Blind patients have been able to recognise family members for the first time in years after volunteering for a pioneering gene editing experiment.
Michael Kalberer, 43, and Carlene Knight, 54, both suffer from an incurable eye disease which robbed them of their vision in adulthood.
Earlier this year they were among seven patients who allowed scientists to modify their DNA by injecting the gene-editing tool CRISPR into them.
While their vision has not been fully restored, they are able to see colors, navigate hallways and make out silhouettes.
Mr Kalberer, from Long Island, revealed he was able to recognise relatives on the dancefloor of his cousin’s wedding, something which had been impossible for years.
He told National Public Radio: ‘I could see the DJ’s strobe lights change color and identify them to my cousins who were dancing with me. That was a very, very fun joyous moment.’
Ms Knight, from Portland, Oregon, said she could finally see color clearly for the first time since she was a child, which she described as ‘just amazing’. To celebrate, she dyed her hair her favorite color — green.
The pair signed up to receive the experimental treatment at the Oregon Health & Science University in May.
It was the first time CRISPR – which has shown promise in treating conditions like sickle cell disease — had ever been used to edit a person’s genes inside their body.
Michael Kalberer, 43, from Long Island, revealed he was able to recognise relatives on the dancefloor of his cousin’s wedding, something which had been impossible for years
Carlene Knight, 54, from Portland, Oregon, said she could finally see color for the first time since she was a child, which she described as ‘just amazing’. To celebrate, she had dyed her hair her favorite color — green
Both Kalberer and Knight were both born with a rare genetic eye disorder called Leber congenital amaurosis (LCA).
Sufferers have rods and cones – cells that detect dim and bright light, respectively – in the retina that do not function properly.
Some are blind at birth while others experience visual loss over time, which was the case for Kalberer and Knight.
WHAT IS GENE EDITING?
Genome editing enables scientists to make changes to DNA, leading to changes in physical traits.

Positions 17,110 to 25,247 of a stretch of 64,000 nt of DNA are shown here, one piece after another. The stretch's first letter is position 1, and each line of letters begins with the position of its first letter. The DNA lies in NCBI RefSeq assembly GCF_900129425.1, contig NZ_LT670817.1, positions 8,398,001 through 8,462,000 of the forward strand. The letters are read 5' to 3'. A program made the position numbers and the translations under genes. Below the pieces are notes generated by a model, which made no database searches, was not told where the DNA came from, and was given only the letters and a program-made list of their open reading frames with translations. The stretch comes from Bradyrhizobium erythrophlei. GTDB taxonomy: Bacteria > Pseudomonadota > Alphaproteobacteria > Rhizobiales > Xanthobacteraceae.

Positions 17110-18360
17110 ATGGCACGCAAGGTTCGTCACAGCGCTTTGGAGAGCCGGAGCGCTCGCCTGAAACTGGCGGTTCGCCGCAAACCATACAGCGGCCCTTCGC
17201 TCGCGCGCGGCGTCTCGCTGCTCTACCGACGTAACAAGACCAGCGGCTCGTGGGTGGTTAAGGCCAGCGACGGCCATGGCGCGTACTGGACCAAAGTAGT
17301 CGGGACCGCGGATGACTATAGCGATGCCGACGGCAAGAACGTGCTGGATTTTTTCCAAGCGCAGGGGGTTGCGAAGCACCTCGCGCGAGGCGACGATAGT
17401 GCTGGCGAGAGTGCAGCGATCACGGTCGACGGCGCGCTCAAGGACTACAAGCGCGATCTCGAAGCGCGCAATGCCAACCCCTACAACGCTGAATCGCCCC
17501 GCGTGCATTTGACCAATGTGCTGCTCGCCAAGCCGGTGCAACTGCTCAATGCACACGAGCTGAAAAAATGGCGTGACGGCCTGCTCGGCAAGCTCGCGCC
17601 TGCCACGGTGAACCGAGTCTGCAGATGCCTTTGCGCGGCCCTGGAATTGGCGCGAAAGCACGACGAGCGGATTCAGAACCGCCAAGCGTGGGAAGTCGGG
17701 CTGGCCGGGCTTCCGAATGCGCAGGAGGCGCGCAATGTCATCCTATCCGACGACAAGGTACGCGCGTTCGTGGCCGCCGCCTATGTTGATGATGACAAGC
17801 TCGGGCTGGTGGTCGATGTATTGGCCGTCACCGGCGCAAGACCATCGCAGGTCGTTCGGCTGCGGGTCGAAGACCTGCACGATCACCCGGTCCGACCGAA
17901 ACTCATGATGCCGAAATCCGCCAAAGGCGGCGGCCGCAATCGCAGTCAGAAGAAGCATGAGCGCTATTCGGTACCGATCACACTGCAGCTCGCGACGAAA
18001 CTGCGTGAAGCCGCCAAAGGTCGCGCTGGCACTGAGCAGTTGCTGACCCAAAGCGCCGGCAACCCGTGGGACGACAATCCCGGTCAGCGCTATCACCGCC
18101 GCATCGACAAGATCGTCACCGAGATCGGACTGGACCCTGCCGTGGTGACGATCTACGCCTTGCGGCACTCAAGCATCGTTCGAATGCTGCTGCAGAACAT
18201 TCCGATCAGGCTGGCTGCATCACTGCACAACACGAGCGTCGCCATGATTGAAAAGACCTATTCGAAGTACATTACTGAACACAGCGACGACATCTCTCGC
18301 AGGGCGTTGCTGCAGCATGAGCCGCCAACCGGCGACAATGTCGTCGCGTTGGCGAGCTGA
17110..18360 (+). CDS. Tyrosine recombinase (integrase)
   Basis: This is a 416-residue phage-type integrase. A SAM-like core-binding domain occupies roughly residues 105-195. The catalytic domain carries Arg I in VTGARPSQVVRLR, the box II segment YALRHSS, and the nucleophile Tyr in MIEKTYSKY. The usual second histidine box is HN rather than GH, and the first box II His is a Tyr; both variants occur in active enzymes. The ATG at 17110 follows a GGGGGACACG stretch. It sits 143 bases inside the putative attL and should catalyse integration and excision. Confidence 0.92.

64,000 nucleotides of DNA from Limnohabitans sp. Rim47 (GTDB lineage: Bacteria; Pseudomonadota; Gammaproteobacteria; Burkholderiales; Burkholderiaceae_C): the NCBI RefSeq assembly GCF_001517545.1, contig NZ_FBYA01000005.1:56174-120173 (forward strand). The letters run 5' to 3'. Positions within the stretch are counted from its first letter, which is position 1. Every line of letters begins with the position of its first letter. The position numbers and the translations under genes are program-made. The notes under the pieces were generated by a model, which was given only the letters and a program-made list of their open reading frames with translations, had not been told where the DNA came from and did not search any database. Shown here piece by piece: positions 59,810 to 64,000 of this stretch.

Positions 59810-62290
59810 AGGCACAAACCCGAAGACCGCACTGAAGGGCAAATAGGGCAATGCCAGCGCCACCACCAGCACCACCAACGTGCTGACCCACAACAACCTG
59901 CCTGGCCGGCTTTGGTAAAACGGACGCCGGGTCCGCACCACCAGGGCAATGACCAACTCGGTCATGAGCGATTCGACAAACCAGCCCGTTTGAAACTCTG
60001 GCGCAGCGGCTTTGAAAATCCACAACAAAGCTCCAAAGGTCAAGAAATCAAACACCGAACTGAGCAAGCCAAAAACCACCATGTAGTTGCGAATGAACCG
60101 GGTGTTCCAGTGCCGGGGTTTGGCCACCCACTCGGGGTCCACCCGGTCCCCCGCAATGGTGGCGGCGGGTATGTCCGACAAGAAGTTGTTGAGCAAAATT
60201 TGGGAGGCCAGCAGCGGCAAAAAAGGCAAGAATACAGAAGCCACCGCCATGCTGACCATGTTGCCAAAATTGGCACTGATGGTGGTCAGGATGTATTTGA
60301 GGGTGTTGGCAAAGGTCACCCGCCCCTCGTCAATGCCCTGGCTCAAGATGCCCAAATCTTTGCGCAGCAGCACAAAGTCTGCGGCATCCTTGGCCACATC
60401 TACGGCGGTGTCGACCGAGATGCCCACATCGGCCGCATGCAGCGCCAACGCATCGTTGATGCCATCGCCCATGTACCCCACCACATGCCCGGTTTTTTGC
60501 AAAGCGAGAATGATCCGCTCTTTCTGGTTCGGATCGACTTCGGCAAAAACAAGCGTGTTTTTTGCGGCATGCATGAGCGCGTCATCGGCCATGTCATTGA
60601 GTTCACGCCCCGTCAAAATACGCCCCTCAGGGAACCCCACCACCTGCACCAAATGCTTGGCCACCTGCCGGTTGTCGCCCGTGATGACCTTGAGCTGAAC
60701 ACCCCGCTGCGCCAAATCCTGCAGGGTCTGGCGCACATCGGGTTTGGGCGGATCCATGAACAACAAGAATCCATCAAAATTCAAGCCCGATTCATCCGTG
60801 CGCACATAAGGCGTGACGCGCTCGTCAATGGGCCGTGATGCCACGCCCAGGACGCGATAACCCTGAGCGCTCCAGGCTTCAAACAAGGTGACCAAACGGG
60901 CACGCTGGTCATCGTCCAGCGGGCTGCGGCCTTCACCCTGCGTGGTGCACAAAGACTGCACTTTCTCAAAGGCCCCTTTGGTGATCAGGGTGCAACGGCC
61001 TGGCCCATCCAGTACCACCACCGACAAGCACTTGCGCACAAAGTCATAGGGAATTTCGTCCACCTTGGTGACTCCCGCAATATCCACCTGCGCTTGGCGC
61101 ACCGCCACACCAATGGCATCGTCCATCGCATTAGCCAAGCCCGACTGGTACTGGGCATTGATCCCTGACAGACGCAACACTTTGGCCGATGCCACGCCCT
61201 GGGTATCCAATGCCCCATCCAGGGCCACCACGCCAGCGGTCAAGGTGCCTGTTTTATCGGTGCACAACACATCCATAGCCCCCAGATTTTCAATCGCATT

Scientists use different technologies to do this.
These technologies act like scissors, cutting the DNA at a specific spot.
Then scientists can remove, add, or replace the DNA where it was cut.
The first genome editing technologies were developed in the late 1900s.
More recently, a new genome editing tool called CRISPR, invented in 2009, has made it easier than ever to edit DNA.
Source: US National Human Genome Research Institute (NHGRI)
LCA is estimated to affect between one and two babies out of every 100,000 births, according to the National Organization for Rare Disorders.
Both patients have a version of the disease caused by a defect in the gene CEP290, which regulates a protein that keeps the eye healthy.
While CRISPR normally involves taking cells out of the body, editing them in the lab, and then infusing them back into patients — that’s not possible for diseases like LCA.
This is because retinal cells are too fragile to be removed, edit and reinserted, NPR reported.
In the trial, three tiny incisions were made in Knight’s left eye and Kalberer’s right eye to insert billions of benign virus particles carrying the CRISPR technology.
CRISPR then cut out the genetic mutation of the cells that affect the rods and cones, which spurred the body to produce properly working genes.
Scientists only operated on one eye to begin with, but plan to do the other eye if the patients continue to improve.
Not all patients in the trial saw results, for reasons which are still unknown.
And in those such as Knight and Kalberer, who did see benefit, their vision is still far from perfect.
But the results are so promising that the researchers have been given the go-ahead to move onto a larger group of patients.
Kalberer said the ability to make out shapes and light, and see better through his peripheral, had restored some normality to his life, including being able to eat out.
Both Kalberer and Knight (pictured before the treatment) were both born with a rare genetic eye disorder called Leber congenital amaurosis (LCA)
Kalberer said the ability to make out shapes and light, and see better through his peripheral, had restored some normality to his life, including being able to eat out
He added: ‘It has enabled me to navigate a plate of food and stab food a little bit easier.
‘If I look down at a plate of food and there’s spoon or utensil in it I can see the edge of the utensil on the outside of the bowl or plate.
‘So those changes are very, very significant to me.’
To his surprise, he can also now see colors for the first time in years. He noticed it about a month after the procedure when a red car drove past.
Mr Kalberer has been able to enjoy the simple pleasures in life, such as watching the sun set with friends.
Ms Knight is also loving her regained ability to make out colors, telling NPR: ‘I’ve always loved colors.
‘Since I was a kid it’s one of those things I could enjoy with just a small amount of vision.
‘But now I realize how much brighter they were as a kid because I can see them a lot more brilliantly now. It’s just amazing.’